Jeffrey Scott, ESA Fellow (2013)

[img_assist|nid=18905|title=|desc=|link=none|align=right|width=150|height=200]Dr. Jeffrey G. Scott, a professor at the Department of Entomology, Cornell University, was elected as Fellow in 2013.  He is internationally recognized for his research on insecticide resistance, toxicology, and evolutionary biology.

A native of Grand Rapids, MI, he received his A.A. (honors) from Grand Rapids Junior College, B.S. in biochemistry (honors, Michigan State), M.S. in entomology (Michigan State), Ph.D. in entomology and toxicology (University of California, Riverside), and was a post-doctoral associate with John Casida at the University of California, Berkeley before joining the faculty at Cornell in 1986. 

A pioneer in the field of insecticide resistance, his outstanding work has led to a greater understanding of the mechanisms, evolution, and population genetics involved.  He is the author of more than 170 peer-reviewed publications and has mentored numerous graduate and undergraduate students, postdoctoral associates, and visiting scientists.  He was the leader of a global effort that resulted in sequencing of the house fly genome.  His recent work has expanded into novel methods of insect control and the evolution of sex determination in house fly.  He has received many awards and honors including the University of California-Riverside Outstanding Young Alumnus (1992), the Prominent Achievement Award from the Pesticide Science Society of Japan (1996), the Orkin Award for Research Excellence (1997), the Paul A. Dahm Memorial Lecturer (1999), the Daljit S. and Elaine Sarkaria Professor of Insect Physiology and Toxicology (2002), and the ESA Recognition Award in Insect Physiology, Biochemistry and Toxicology (2012).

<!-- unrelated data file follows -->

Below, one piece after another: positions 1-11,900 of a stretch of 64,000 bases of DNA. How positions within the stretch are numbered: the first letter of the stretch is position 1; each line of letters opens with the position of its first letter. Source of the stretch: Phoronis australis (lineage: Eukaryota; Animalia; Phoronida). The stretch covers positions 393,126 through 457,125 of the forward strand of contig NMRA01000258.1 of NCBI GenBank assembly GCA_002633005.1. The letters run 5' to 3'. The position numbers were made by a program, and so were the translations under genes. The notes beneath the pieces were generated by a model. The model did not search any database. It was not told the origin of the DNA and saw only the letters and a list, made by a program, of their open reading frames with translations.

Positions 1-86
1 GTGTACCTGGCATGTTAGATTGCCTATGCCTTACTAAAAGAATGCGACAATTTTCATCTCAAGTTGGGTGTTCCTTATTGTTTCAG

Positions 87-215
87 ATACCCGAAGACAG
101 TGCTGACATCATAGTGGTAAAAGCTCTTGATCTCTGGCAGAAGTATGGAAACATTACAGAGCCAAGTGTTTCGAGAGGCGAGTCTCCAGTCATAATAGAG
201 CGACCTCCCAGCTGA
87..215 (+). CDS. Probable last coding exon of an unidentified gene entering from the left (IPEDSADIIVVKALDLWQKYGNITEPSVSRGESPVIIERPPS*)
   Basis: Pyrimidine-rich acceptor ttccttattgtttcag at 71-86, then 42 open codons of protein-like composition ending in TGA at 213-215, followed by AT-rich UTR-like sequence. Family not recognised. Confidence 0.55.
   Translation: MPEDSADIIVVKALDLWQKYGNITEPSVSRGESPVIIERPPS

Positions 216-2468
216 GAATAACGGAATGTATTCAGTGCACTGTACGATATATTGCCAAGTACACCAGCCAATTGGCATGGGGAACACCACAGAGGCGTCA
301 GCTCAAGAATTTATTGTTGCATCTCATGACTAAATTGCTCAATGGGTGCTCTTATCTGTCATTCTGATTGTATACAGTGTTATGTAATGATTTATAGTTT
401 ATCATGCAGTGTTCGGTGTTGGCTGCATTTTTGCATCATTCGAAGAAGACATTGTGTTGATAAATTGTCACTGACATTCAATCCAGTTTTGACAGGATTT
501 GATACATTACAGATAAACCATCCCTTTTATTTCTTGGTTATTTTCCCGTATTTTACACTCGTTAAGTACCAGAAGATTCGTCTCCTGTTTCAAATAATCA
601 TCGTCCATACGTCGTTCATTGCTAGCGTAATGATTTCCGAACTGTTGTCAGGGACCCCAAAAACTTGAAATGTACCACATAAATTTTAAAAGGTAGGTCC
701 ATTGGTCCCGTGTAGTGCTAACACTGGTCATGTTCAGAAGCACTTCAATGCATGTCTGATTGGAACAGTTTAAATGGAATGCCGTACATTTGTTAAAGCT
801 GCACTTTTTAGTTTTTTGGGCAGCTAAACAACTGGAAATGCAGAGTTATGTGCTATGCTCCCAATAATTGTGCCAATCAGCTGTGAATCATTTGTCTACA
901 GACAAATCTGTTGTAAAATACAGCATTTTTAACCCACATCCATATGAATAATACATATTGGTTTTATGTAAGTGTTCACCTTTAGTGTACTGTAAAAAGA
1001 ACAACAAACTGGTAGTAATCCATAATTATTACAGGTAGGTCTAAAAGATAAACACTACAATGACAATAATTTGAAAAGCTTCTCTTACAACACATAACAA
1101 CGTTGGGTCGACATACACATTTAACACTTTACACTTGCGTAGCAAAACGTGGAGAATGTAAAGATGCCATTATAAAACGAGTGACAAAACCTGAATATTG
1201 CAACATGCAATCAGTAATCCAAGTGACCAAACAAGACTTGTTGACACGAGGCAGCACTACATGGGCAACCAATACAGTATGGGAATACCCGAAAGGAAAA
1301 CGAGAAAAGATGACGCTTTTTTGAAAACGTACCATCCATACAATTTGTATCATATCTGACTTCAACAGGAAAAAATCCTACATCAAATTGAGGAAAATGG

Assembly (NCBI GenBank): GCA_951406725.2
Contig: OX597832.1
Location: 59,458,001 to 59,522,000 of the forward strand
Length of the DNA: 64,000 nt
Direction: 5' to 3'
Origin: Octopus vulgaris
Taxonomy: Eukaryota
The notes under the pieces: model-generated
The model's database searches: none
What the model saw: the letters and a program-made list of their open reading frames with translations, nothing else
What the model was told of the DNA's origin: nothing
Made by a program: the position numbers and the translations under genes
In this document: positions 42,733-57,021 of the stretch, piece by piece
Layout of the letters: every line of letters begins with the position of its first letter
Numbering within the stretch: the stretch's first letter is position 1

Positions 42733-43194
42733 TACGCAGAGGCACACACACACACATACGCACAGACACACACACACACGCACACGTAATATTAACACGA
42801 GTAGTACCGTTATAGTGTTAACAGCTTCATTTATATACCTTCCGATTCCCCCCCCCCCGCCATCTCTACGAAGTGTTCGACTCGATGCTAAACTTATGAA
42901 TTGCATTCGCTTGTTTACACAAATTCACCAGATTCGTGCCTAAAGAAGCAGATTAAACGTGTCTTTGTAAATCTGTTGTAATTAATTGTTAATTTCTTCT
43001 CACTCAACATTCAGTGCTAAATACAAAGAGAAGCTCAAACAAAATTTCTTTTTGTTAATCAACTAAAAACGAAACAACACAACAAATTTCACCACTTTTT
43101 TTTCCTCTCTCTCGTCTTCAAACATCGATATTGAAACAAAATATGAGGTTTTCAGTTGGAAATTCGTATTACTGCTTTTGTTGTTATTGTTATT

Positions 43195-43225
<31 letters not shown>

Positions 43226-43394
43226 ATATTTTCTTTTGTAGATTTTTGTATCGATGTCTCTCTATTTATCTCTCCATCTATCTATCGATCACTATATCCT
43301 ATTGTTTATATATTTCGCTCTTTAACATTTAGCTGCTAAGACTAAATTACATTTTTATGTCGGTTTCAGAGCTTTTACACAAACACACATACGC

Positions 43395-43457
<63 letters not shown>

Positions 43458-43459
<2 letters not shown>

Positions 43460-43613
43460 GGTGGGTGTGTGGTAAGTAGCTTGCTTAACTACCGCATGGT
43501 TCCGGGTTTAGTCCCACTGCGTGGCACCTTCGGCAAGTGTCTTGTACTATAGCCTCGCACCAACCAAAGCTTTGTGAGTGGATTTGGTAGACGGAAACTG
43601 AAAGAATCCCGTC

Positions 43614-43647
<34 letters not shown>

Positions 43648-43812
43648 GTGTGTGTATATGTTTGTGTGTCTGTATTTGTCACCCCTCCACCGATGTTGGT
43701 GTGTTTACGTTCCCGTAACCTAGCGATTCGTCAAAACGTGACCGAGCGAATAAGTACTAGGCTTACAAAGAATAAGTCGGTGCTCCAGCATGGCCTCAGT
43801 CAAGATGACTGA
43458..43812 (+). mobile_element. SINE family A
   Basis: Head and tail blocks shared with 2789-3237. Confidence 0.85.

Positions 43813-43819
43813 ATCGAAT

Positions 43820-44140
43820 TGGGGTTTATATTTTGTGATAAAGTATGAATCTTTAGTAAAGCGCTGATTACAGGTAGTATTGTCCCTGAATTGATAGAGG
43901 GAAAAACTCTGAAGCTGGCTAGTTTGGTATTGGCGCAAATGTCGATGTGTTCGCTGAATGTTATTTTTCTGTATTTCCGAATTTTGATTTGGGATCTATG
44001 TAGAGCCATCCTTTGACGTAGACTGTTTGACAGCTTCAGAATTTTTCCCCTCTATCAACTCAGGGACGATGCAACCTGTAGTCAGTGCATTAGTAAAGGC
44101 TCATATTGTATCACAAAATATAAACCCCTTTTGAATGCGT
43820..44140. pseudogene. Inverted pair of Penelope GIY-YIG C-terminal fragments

Scott has made many contributions beyond his research.  He has provided leadership to ESA, including serving as the President of the Physiology, Biochemistry, and Toxicology Section of ESA, symposia organizer, and judge for student competitions.  He currently serves on the editorial boards for Pesticide Biochemistry and Physiology (since 1997) and Insect Molecular Biology (since 2008).  He served as department chair from 2007–2013 and oversaw the merger of the separate Ithaca and Geneva departments into a single department in 2010.  He was the director of graduate studies for entomology at Cornell from 1995–1998 and 2005–2007.  He has served on numerous grant panels including being panel manager for USDA and the Foundation for the National Institutes of Health.

Scott also is a dedicated teacher.  He teaches “Pesticides, the Environment, and Human Health” where students learn about the complex aspects of pesticide use, including both conventional and genetically modified organisms.  He also teaches “Insecticide Toxicology” about the metabolism and mechanisms of action of insecticides. 

Scott is married to his college sweetheart and they have two children and one dog.  His hobbies include gardening and fishing.

(updated March 2014)